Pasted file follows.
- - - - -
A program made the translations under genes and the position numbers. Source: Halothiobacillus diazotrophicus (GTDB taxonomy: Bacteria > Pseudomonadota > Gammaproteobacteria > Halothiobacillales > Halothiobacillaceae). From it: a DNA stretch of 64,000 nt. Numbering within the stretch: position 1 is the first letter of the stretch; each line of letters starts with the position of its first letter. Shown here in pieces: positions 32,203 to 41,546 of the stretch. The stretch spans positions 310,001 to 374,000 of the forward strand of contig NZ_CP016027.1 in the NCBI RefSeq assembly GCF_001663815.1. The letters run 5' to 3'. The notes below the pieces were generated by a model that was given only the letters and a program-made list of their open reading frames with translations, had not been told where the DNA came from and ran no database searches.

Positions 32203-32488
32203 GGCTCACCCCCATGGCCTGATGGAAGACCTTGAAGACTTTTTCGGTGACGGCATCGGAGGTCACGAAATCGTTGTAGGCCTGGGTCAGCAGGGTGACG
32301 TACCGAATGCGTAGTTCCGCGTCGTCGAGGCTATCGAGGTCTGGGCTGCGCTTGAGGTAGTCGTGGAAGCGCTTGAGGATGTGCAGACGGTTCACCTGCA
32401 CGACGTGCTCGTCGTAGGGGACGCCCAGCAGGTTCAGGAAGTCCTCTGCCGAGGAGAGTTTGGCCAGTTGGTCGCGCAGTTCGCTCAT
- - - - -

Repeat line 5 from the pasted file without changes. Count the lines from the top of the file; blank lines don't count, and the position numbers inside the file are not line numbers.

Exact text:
32401 CGACGTGCTCGTCGTAGGGGACGCCCAGCAGGTTCAGGAAGTCCTCTGCCGAGGAGAGTTTGGCCAGTTGGTCGCGCAGTTCGCTCAT